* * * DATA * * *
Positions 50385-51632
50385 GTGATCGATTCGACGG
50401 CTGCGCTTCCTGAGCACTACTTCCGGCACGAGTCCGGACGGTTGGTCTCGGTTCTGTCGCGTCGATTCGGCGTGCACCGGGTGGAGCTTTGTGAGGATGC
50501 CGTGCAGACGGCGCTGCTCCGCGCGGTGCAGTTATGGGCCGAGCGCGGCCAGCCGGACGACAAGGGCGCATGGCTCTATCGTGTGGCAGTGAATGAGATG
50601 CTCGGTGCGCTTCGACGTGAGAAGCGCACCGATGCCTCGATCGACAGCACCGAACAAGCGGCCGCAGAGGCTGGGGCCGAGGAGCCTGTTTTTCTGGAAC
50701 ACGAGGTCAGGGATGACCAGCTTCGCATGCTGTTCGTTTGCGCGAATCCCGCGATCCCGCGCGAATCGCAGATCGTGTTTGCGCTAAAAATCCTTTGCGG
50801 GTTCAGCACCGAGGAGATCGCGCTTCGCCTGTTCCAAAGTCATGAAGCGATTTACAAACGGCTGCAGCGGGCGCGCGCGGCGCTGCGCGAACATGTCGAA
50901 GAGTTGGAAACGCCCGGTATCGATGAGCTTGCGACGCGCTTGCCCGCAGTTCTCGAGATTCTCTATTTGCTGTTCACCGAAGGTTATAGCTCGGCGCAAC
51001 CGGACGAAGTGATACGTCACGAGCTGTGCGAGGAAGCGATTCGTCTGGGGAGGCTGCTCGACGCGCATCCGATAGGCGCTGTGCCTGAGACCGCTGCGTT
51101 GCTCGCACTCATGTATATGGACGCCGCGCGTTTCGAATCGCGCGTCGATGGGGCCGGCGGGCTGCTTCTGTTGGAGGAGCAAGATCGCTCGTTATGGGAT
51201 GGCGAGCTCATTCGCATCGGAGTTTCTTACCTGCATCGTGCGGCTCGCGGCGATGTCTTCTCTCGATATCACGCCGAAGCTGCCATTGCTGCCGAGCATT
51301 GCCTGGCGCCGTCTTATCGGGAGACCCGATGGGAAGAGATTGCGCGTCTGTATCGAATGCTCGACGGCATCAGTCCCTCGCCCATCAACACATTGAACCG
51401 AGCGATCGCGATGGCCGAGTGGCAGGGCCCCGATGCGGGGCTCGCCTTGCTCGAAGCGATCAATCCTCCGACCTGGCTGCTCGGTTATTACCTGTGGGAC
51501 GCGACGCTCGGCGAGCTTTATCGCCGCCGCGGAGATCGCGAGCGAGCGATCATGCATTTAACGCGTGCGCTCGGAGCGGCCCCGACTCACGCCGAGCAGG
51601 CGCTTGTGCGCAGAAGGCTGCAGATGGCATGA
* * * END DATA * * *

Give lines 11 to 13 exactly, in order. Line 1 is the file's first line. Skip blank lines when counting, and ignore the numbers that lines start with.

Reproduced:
51201 GGCGAGCTCATTCGCATCGGAGTTTCTTACCTGCATCGTGCGGCTCGCGGCGATGTCTTCTCTCGATATCACGCCGAAGCTGCCATTGCTGCCGAGCATT
51301 GCCTGGCGCCGTCTTATCGGGAGACCCGATGGGAAGAGATTGCGCGTCTGTATCGAATGCTCGACGGCATCAGTCCCTCGCCCATCAACACATTGAACCG
51401 AGCGATCGCGATGGCCGAGTGGCAGGGCCCCGATGCGGGGCTCGCCTTGCTCGAAGCGATCAATCCTCCGACCTGGCTGCTCGGTTATTACCTGTGGGAC